Herein, we report an inherited condition affecting a family of related cats with congenital midline brain malformations and concomitant ventriculomegaly and IHC. This study describes the mode of inheritance and clinical presentation of the syndrome, the MRI characterization of structural defects, and the pathologic features in affected cats compared to carrier cats. A hypothesis for the sequential occurrence of these complex congenital malformations is discussed within the context of holoprosencephaly.
DNA was isolated from buccal swabs from 69 cats to develop an extended pedigree of individuals segregating for short ears and neurologic abnormalities. The parentage of affected and nonaffected cats was confirmed using standard microsatellite markers as previously described.18 The genetic analysis software COLONY19 was used to make assignments of parents and offspring. A karyotype was produced for the foundation tom at the University of Milan, Italy, before the cats were transfered to the United States. The G‐banded chromosomes were karyotyped from white blood cells isolated from anticoagulated whole blood using standard methods.20
The intact male Oriental cat (Fig (Fig1),1), selected phenotypically for its short and rounded ears, was imported from Italy to the United States for use in a novelty cat‐breeding program. The owner bred this foundation tom to at least 4 mixed breed female domestic cats. All F1 offspring had normal ears. F1 female offspring were backcrossed to the tom, producing litters that had male and female kittens with normal and similar short ears. In addition, the production of F2 litters from brother to sister matings produced additional kittens with both normal and the short ear phenotype (Fig (Fig1).1). The breeder suspected “clumsiness” in some of the cats with the short and rounded ears and after a fall, a kitten was examined at a specialty referral centre in Fountain Valley, California. After a diagnosis of marked ventricular dilatation was made using MRI, 3 additional adult cats examined by MRI had marked ventricular dilatation and associated anomalies (Table S1). The breeder contacted the investigators at the University of California (UC) – Davis to initiate a clinical, genetic and neuropathologic study of the cats. Cats were donated under approved Institutional Animal Care and Use protocols 11977, 15117, and 16691 for complete clinical evaluations and continued breeding studies. The donated cats included in this study were examined at the UC Davis Veterinary Medical Teaching Hospital between August 2010 and September 2013. Recorded patient data included age, sex, coat color, aural phenotype and clinical physical examination findings. Nineteen cats were referred alive and 1 cat was submitted after euthanasia along with accompanying imaging and clinical data.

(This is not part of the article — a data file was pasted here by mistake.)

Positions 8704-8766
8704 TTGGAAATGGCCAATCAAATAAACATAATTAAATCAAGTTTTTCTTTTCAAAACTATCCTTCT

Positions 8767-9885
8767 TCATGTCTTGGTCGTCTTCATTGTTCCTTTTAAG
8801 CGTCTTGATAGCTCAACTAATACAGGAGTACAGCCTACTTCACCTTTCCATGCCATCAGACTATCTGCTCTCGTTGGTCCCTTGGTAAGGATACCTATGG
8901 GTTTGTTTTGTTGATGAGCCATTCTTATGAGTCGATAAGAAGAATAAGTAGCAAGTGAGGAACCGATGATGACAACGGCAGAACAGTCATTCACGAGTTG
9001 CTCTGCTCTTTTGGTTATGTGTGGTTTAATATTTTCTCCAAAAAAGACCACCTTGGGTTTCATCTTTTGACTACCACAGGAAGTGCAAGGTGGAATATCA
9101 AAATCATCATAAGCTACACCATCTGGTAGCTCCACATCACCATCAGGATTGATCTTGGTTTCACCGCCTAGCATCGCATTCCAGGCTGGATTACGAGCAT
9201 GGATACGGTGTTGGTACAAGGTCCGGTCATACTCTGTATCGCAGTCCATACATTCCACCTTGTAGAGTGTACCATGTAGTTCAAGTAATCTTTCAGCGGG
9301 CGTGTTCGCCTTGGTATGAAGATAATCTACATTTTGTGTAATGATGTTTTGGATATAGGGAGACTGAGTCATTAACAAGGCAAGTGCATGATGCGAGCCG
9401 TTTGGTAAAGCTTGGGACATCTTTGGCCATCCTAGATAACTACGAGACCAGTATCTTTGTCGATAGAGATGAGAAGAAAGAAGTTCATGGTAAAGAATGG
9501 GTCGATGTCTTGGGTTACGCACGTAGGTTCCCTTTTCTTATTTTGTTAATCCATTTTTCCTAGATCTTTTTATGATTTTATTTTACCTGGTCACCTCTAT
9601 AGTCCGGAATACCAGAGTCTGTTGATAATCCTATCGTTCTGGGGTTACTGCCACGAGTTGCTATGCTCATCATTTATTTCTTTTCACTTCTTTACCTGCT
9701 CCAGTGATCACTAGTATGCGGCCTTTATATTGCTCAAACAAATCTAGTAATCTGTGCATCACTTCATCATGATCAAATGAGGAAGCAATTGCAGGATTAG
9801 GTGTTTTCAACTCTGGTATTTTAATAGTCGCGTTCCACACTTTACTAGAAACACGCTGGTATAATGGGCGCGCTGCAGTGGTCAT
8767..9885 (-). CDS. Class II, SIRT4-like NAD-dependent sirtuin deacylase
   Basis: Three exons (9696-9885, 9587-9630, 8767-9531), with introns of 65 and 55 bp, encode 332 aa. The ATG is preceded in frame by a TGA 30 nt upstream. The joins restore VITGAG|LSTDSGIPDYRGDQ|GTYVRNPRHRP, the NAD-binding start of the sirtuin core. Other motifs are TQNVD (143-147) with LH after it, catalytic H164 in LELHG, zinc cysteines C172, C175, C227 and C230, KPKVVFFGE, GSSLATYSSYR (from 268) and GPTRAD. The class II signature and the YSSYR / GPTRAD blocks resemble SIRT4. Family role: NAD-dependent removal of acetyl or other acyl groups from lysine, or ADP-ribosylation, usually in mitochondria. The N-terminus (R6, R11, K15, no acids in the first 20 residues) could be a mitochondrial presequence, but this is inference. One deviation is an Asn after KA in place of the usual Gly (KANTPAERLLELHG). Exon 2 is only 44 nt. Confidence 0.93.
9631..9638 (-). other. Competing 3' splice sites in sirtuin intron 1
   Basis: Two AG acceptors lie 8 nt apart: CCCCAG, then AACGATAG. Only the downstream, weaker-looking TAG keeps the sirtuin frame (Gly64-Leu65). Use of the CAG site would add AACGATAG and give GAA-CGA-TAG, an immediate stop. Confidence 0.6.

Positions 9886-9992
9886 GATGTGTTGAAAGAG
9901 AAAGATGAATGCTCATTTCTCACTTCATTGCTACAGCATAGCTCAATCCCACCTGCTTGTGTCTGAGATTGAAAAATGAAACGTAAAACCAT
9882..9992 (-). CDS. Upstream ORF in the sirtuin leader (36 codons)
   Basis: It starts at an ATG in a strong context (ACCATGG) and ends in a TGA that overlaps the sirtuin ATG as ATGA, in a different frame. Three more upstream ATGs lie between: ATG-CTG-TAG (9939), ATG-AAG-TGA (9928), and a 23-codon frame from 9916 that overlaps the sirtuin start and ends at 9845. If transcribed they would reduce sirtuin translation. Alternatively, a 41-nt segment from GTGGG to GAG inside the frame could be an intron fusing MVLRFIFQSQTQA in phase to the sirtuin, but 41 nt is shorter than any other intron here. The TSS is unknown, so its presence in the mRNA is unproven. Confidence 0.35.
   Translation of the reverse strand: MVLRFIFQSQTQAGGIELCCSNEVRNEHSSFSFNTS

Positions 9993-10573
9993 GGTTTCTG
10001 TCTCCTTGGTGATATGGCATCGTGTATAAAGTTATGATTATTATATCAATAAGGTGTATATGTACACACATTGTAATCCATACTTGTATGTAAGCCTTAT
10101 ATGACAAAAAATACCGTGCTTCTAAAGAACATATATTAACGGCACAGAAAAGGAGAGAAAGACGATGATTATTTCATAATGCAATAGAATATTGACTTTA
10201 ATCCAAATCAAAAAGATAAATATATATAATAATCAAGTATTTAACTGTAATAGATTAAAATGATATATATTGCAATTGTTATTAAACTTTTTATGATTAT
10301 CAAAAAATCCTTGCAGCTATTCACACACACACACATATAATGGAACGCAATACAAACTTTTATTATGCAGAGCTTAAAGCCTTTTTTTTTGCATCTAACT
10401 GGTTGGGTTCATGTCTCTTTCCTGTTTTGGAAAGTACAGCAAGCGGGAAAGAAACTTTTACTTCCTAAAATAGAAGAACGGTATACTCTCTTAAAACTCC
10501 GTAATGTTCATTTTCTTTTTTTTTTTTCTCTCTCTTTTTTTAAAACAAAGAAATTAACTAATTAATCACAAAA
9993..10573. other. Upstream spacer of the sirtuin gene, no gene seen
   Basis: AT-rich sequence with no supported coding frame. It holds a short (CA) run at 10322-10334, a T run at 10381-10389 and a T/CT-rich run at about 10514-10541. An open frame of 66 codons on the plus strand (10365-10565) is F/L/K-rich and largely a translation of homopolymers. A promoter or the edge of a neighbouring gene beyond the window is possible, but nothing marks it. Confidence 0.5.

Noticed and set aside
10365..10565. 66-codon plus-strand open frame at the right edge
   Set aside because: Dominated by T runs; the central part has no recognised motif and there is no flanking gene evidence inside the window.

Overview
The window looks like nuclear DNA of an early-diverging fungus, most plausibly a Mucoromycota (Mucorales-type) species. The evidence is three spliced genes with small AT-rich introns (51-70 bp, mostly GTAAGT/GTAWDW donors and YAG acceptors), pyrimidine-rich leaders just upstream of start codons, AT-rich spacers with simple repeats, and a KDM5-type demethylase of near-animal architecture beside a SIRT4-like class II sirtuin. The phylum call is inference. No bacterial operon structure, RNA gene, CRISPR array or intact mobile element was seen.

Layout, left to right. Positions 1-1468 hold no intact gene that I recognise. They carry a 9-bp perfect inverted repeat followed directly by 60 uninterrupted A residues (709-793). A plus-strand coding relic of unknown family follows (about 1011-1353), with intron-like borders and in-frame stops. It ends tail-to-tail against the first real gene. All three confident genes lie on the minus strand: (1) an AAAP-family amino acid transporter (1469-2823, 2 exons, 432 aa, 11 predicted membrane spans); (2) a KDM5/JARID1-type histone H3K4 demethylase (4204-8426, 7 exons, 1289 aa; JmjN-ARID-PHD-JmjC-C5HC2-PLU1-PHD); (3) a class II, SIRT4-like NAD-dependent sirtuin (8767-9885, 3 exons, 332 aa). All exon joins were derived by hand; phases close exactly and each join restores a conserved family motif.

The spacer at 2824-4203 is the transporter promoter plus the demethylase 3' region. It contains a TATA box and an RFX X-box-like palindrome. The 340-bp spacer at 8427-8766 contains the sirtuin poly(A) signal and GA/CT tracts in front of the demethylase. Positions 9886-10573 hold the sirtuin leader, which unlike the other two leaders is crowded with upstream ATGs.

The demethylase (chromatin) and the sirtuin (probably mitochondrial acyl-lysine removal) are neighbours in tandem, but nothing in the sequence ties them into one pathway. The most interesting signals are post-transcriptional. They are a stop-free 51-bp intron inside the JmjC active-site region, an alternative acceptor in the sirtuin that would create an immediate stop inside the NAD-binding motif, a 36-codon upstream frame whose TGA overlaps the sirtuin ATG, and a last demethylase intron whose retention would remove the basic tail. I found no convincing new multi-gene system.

Assessment of clinical status for the clinically healthy (CH) and clinically affected (CA) cats included physical and neurologic criteria, laboratory data based on results of CBC, serum biochemical profile, MRI, cerebrospinal fluid (CSF) analysis, and brainstem auditory evoked response (BAER) tests. Cerebrospinal fluid collected from the cisterna magna was evaluated for red blood cells (RBC), total nucleated cell count (TNCC), morphology, and protein concentration (mg/dL). A Nicolet Viking™ IV instrument1 was used to perform BAER tests on cats.
Magnetic resonance imaging was performed on 13 CA cats and compared to 6 CH cats. MRI was performed with a 1.5T GE Signa.2 Transverse T1W pre‐ and postcontrast3 T2W, and FLAIR sequences also were obtained as well as sagittal T1W pre‐ and postcontrast and T2W images. Magnetic resonance images were studied and assessed according to the following criteria: (1) normal gyral patterns and pachygyria (present, absent); (2) sulcal depth (normal, shallow, absent); (3) ventricular size of lateral, third and fourth ventricles (normal, mildly enlarged, moderately enlarged, markedly enlarged) and size of mesencephalic aqueduct (normal, stenotic, absent); (4) corpus callosum, interthalamic adhesion, septum pellucidum, hippocampus (normal, hypoplastic, absent); and (5) cystic structures (present, absent). Structural changes of CA cats were compared to CH cats, which were within normal limits on clinical and imaging evaluation, and served as normal controls.